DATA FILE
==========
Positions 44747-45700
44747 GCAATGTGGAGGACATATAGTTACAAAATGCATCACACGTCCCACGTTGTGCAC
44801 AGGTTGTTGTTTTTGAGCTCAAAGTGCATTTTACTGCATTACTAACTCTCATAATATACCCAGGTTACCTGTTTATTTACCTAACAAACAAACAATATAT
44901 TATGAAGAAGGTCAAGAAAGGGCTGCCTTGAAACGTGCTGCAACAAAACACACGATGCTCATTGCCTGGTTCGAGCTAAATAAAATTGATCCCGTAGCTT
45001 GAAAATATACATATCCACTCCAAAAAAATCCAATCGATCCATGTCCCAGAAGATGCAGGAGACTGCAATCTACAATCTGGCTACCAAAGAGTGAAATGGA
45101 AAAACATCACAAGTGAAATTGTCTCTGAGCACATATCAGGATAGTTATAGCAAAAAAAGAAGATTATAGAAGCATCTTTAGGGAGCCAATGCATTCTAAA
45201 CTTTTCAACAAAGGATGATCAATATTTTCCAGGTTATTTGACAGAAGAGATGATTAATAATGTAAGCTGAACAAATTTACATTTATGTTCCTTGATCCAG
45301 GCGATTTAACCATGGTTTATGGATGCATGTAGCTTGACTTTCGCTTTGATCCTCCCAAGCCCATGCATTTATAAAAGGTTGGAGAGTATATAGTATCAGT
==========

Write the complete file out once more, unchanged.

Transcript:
Positions 44747-45700
44747 GCAATGTGGAGGACATATAGTTACAAAATGCATCACACGTCCCACGTTGTGCAC
44801 AGGTTGTTGTTTTTGAGCTCAAAGTGCATTTTACTGCATTACTAACTCTCATAATATACCCAGGTTACCTGTTTATTTACCTAACAAACAAACAATATAT
44901 TATGAAGAAGGTCAAGAAAGGGCTGCCTTGAAACGTGCTGCAACAAAACACACGATGCTCATTGCCTGGTTCGAGCTAAATAAAATTGATCCCGTAGCTT
45001 GAAAATATACATATCCACTCCAAAAAAATCCAATCGATCCATGTCCCAGAAGATGCAGGAGACTGCAATCTACAATCTGGCTACCAAAGAGTGAAATGGA
45101 AAAACATCACAAGTGAAATTGTCTCTGAGCACATATCAGGATAGTTATAGCAAAAAAAGAAGATTATAGAAGCATCTTTAGGGAGCCAATGCATTCTAAA
45201 CTTTTCAACAAAGGATGATCAATATTTTCCAGGTTATTTGACAGAAGAGATGATTAATAATGTAAGCTGAACAAATTTACATTTATGTTCCTTGATCCAG
45301 GCGATTTAACCATGGTTTATGGATGCATGTAGCTTGACTTTCGCTTTGATCCTCCCAAGCCCATGCATTTATAAAAGGTTGGAGAGTATATAGTATCAGT